Our spring arts preview highlights the Vancouver Symphony Orchestra's Pacific Rim Celebration, and our critics picks the shows you can't miss.
Two nights celebration—one devoted to Chinese music and musicians; the other focusing on Japan, with a bit of Ludwig van Beethoven for spice.
At the Pacific Rim Celebration, violinist Akiko Suwanai dives into research to prepare for her concerto with the Vancouver Symphony Orchestra.
Nothing holds this spring’s theatre season together—no theme, no form. And that’s its beauty.
There's an excess of comedy shows this spring, so get ready to laugh.
This spring, you’ll be hard-pressed to find any dance performance that isn’t interdisciplinary.
A surprising number of exhibitions this season honour local art and artists, many of whom have developed big international cred.
Despite Vancouver’s many problems, our city’s concert scene continues to grow in excellence, diversity, and adventure.
The Oscar winner has been tapped as a presenter at this year's Canadian Screen Awards.
The B.C.-based pharmacy is responding to growing concerns about the prevalence of this over-the-counter painkiller.
From the Canadian rock great Tom Cochrane' February 24 show at the Hard Rock.
Vancouver's former director of planning says this is important to think about as Vancouver city council plans a major overhaul of the sign bylaw.
Big News From Grand Rock manages to be both a clever character study and a gentle comedy.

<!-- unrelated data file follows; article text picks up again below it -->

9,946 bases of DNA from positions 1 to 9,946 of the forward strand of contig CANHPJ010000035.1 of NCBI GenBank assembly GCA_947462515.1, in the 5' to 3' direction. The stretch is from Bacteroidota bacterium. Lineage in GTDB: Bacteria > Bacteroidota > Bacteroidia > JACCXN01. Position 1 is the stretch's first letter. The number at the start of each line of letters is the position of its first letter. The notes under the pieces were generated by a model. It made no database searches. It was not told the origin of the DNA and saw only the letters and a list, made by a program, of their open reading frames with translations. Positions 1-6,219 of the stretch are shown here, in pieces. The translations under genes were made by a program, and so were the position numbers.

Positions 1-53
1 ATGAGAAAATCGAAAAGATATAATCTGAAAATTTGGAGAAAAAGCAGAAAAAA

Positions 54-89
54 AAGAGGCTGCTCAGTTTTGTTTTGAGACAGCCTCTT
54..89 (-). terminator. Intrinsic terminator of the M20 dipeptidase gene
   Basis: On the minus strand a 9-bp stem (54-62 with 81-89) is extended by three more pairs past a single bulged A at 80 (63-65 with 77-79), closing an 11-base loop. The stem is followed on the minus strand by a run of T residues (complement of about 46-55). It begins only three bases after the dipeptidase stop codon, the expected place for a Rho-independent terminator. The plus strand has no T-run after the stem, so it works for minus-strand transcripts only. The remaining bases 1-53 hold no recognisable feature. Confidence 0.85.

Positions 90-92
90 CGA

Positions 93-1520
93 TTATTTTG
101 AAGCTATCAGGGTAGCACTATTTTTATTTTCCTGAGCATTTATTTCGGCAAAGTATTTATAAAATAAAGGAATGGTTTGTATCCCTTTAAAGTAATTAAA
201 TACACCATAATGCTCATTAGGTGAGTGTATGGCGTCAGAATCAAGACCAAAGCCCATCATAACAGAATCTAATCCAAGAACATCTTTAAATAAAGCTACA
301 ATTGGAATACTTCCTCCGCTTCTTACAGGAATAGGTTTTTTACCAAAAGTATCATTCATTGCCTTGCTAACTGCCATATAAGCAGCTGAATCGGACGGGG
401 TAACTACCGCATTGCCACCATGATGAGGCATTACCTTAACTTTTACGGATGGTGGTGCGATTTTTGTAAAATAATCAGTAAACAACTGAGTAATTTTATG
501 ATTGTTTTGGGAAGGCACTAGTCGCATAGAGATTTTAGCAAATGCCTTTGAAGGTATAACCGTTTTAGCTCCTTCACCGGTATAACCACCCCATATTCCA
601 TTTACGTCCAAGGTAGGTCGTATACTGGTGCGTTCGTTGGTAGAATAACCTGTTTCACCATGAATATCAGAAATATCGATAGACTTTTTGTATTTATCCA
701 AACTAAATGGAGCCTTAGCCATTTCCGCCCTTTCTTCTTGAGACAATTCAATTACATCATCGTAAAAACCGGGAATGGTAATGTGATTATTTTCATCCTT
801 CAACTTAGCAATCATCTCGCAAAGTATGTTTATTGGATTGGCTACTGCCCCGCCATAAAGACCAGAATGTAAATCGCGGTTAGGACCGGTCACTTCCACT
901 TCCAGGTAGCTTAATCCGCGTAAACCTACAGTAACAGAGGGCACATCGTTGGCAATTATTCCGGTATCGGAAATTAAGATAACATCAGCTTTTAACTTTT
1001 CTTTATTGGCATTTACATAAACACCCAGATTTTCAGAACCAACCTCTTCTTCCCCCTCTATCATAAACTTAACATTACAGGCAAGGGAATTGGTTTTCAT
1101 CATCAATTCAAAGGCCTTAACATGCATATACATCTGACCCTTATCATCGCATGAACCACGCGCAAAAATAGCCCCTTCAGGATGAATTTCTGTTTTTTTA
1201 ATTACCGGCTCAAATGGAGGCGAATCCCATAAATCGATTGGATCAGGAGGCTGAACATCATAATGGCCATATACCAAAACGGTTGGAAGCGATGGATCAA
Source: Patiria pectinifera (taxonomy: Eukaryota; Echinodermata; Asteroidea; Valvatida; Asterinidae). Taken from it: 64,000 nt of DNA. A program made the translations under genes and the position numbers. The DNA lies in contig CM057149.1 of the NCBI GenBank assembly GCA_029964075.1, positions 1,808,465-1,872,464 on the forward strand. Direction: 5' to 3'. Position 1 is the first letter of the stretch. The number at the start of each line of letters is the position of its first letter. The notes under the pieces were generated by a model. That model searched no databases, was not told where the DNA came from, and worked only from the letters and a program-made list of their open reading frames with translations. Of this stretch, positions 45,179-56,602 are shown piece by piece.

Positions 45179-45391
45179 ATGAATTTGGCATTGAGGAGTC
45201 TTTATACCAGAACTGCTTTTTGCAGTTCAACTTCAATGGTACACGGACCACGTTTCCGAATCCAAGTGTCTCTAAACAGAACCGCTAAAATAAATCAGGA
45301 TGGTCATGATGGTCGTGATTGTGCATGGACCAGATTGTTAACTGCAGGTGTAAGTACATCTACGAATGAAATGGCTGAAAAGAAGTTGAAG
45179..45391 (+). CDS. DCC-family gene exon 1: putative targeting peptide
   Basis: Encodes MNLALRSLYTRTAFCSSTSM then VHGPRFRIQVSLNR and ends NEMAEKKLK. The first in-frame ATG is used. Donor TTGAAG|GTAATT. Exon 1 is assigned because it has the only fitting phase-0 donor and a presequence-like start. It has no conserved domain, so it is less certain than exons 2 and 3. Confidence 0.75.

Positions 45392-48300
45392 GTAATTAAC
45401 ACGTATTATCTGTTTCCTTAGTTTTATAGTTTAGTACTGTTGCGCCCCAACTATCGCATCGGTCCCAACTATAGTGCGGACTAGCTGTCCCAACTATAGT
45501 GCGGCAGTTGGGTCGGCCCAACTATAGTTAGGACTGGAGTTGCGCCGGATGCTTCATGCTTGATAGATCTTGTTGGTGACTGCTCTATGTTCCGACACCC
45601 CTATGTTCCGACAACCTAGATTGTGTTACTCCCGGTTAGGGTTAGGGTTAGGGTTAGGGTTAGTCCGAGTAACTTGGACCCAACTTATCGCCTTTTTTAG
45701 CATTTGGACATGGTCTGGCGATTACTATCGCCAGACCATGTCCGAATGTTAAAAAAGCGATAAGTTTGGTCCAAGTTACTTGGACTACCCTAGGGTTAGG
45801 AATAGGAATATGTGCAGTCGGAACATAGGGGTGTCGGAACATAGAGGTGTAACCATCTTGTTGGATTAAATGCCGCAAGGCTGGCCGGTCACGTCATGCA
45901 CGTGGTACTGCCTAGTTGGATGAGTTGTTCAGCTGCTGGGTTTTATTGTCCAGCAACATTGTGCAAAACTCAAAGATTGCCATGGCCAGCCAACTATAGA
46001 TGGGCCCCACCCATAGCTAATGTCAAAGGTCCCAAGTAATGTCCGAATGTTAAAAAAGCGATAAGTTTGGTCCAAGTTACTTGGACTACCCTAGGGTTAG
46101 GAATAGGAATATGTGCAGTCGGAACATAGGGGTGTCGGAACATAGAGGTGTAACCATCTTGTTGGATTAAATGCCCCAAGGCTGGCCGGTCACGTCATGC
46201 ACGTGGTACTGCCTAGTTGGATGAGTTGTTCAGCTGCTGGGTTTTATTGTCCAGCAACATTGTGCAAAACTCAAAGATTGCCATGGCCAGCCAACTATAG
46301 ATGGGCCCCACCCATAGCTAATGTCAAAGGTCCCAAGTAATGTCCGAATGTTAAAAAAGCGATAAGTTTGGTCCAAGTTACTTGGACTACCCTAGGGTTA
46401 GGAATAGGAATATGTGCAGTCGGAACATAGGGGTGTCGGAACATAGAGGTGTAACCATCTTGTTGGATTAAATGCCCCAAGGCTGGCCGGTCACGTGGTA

Scattered moments of mood-making don’t reward the patience required for this muddled debut.
People who live in glass slippers shouldn’t throw rhinestones.
The Festival du Bois performer is barely old enough to order a pint in a pub, but she’s already a seasoned Celtic-music artist.
Traditional Irish music has swung in and out of trends since the early ’90s, but the quality of the performers has been on a steady rise—
Someone needs to step up and keep the memory of “Gucci Gucci” alive.
The Firehall Arts Centre is presenting Toronto artist Heather Hermant’s interdisciplinary ribcage: this wide passage, the true story of the first Jewish woman to land in Canada.
The searing play takes place in the wake of the Civil War amid the ruins of a plantation and that focuses on three men—one of whom has owned the other two through slavery.
The duo will appear at the Chan Centre for the Performing Arts’ Beyond Words series.
When it comes to diversity, Margarita, With a Straw has it in spades.
Maybe you were there?
For the longest time, Dave Hodge was perfectly content to hang out in the background, both in the studio and on-stage.